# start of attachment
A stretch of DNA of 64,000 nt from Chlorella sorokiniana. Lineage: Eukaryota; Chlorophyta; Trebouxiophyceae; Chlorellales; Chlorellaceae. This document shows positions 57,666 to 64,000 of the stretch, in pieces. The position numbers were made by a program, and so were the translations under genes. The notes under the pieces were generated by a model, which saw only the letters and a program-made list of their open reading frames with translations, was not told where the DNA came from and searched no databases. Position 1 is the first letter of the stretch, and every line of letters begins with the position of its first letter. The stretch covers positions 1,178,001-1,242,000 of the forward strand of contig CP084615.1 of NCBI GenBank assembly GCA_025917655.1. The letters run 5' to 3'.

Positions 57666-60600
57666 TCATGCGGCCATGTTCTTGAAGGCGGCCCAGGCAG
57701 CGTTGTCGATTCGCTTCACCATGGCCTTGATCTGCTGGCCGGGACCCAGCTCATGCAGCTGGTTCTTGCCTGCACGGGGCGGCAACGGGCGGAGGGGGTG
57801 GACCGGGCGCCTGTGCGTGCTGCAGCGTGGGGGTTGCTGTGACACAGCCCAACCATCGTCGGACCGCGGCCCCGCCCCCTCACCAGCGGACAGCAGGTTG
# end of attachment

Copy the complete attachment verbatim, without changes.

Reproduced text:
A stretch of DNA of 64,000 nt from Chlorella sorokiniana. Lineage: Eukaryota; Chlorophyta; Trebouxiophyceae; Chlorellales; Chlorellaceae. This document shows positions 57,666 to 64,000 of the stretch, in pieces. The position numbers were made by a program, and so were the translations under genes. The notes under the pieces were generated by a model, which saw only the letters and a program-made list of their open reading frames with translations, was not told where the DNA came from and searched no databases. Position 1 is the first letter of the stretch, and every line of letters begins with the position of its first letter. The stretch covers positions 1,178,001-1,242,000 of the forward strand of contig CP084615.1 of NCBI GenBank assembly GCA_025917655.1. The letters run 5' to 3'.

Positions 57666-60600
57666 TCATGCGGCCATGTTCTTGAAGGCGGCCCAGGCAG
57701 CGTTGTCGATTCGCTTCACCATGGCCTTGATCTGCTGGCCGGGACCCAGCTCATGCAGCTGGTTCTTGCCTGCACGGGGCGGCAACGGGCGGAGGGGGTG
57801 GACCGGGCGCCTGTGCGTGCTGCAGCGTGGGGGTTGCTGTGACACAGCCCAACCATCGTCGGACCGCGGCCCCGCCCCCTCACCAGCGGACAGCAGGTTG